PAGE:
UO Interviews: Helen Hollyman of MUNCHIES


This coming Sunday, we celebrate the launch of MUNCHIES inaugural Cookbook (Late Night Meals with The World's Best Chefs) at Space 24 Twenty with a special event + discussion featuring MUNCHIES Editor-in-Chief, Helen Hollyman. 

While Hollyman's roots are actually right here in Austin (the author now resides in NYC), we were excited to have the opportunity to pick her brain a bit on the local food scene, the role food plays in today's culture and of course, her queso of choice. 

Read more below and make sure to grab your ticket at Urban Outfitters - Space 24 Twenty before they sell out! Details here

Photos by Dana Pleasant


Ok, let’s rewind. How and where did your food journey begin?

When I graduated from college, I worked in the art world for a few years, but I ended up starting an internship at Food & Wine Magazine, and the rest is sort of history. I’ve always called myself the Big Lebowski of food up until I was hired at VICE, because I’ve worn a lot of different hats that didn’t fit the typical mold: I’ve been a freelance writer, a waiter, a cook, a truffle dealer, radio host etc. When I look back on the incredible people I’ve worked with along the way (from Christina Tosi at Momofuku Milk Bar to Mark Bittman—while he was at the New York Times—to Amanda Hesser at Food52), I feel really lucky to have been surrounded by such talented people when I was starting out. 

You now live in NYC, but are originally from Austin. What’s your take on the food culture here now? Where do you think it’s headed?  

I think the Austin food scene is becoming one of the most exciting on a national level: Over the past ten years, I’ve noticed that many young chefs who have worked at places like Uchi have gone on to open their own restaurants, and the fine dining scene is flourishing with spots like Olamaie and Barley Swine. Austin used to be known (and continues to be known) for it’s comfort/Tex-Mex cuisine, but what really excites me about the Austin scene right now is the upscale casual options like Ramen Tatsu-ya, Kemuri Tatsus-ya, and of course, Franklin BBQ.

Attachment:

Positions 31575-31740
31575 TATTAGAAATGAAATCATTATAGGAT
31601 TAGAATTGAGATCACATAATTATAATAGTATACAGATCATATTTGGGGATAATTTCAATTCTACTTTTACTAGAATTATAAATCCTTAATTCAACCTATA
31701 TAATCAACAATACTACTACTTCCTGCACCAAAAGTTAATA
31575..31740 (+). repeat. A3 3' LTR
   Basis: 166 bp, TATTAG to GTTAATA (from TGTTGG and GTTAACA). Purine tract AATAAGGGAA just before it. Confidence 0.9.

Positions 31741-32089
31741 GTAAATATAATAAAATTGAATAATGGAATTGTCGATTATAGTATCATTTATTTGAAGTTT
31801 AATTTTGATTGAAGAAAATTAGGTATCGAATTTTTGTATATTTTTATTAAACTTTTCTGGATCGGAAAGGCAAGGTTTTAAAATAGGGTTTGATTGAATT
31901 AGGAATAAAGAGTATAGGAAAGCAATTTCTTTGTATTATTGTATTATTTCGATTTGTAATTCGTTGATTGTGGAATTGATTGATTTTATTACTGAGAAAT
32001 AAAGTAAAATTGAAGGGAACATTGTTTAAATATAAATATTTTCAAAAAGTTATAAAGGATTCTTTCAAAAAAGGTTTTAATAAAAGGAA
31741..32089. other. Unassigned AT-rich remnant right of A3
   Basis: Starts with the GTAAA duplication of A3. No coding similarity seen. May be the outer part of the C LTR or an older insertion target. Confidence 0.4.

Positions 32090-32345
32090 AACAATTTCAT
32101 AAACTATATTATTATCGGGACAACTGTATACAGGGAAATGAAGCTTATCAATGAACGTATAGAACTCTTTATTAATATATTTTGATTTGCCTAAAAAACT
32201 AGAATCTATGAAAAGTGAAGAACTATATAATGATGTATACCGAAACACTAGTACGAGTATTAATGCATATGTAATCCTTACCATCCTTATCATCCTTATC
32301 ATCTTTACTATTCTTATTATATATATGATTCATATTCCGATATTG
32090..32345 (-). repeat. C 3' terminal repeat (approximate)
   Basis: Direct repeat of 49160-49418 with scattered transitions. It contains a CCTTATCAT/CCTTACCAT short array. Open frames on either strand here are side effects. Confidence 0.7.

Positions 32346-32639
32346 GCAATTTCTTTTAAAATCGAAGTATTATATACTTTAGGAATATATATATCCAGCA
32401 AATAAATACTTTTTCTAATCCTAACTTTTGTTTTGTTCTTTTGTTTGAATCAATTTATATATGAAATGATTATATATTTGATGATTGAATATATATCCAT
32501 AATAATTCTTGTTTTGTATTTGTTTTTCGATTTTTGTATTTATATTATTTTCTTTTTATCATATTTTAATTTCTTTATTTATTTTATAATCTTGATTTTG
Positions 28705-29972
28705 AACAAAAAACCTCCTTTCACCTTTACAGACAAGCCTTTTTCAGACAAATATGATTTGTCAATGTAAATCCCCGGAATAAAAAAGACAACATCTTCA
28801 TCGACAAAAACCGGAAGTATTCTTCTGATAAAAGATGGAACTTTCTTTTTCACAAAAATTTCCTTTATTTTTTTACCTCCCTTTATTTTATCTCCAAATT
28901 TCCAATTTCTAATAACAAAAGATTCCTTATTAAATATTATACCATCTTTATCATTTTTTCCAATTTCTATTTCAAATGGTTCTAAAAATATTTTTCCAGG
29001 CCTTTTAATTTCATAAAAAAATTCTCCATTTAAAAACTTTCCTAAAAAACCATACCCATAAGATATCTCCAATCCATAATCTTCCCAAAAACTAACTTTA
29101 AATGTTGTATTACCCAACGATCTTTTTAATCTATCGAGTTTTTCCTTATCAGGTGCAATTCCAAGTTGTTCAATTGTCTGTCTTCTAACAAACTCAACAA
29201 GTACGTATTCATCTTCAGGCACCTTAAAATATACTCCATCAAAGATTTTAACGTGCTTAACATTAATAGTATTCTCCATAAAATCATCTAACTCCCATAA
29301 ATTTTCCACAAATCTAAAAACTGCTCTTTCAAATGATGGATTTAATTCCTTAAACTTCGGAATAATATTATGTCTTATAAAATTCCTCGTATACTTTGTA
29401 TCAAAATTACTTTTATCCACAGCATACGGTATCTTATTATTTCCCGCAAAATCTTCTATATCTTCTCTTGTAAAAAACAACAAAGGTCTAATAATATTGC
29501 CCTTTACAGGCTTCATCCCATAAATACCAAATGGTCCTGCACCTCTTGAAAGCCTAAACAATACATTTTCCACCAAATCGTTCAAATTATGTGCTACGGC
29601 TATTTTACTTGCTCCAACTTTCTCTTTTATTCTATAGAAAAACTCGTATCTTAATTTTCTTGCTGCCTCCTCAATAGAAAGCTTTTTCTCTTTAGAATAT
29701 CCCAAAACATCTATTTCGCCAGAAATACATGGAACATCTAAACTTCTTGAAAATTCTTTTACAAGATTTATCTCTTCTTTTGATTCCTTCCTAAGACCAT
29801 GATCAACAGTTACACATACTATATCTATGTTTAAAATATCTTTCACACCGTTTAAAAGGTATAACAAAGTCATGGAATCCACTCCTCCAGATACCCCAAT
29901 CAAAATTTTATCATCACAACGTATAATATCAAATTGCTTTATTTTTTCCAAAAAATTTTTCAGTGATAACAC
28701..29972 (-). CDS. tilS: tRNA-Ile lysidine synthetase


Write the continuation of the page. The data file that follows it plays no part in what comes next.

Beyond the obvious reasons, why do you think food plays such an important role in today’s culture? 

I really believe that in our technological era, food is the last human experience that’s not downloadable. As we all continue to have a complex relationship with the internet and our smartphones, it can act as a double-edged sword that digitally connects us to anything in the universe, and yet isolates us from basic human interactions. I think that the experience of dining with others is becoming more important than ever. Or at least until we all turn into robots.

Let’s look at the MUNCHIES Cookbook a bit – tell us a bit more about it! Any favorite recipes that you’ve had a chance to try?

All of these recipes are incredibly personality driven, and showcase technique while also showing the foods that chefs actually crave when they’re not behind the restaurant stove.
I’ve tried every recipe, and they are all very delicious. They range from the more simple preparations, like Jamie Bissonnette of Toro’s scrambled eggs and potato chips, which tastes almost identical to Tortilla Española, to the more advanced, such as Bar Isabel’s butter basted crab legs with garlic, ginger, and chili. 

We’re looking forward to your conversation this coming Sunday at Space 24 Twenty. Any insight in to what you’ll be discussing?

I’m really looking forward to chatting with some of the best chefs in Austin featuring Tyson Cole of Uchi, Tien Ho of Whole Foods (formerly Momofuku), Shion Aikawa of Ramen Tatsu-Ya and Callie Speer of Holy Roller. We’re going to be discussing the Austin restaurant scene, what it means to be a chef today, and how Austin food culture has changed in the past decade.

Lastly, we hear you’re a queso fan. In the never-ending, heated debate on who does it best, who is your local pick in Austin?

I was raised on the Bob Armstrong dip at Matt’s El Rancho, and I will continue to stand by it forever and always.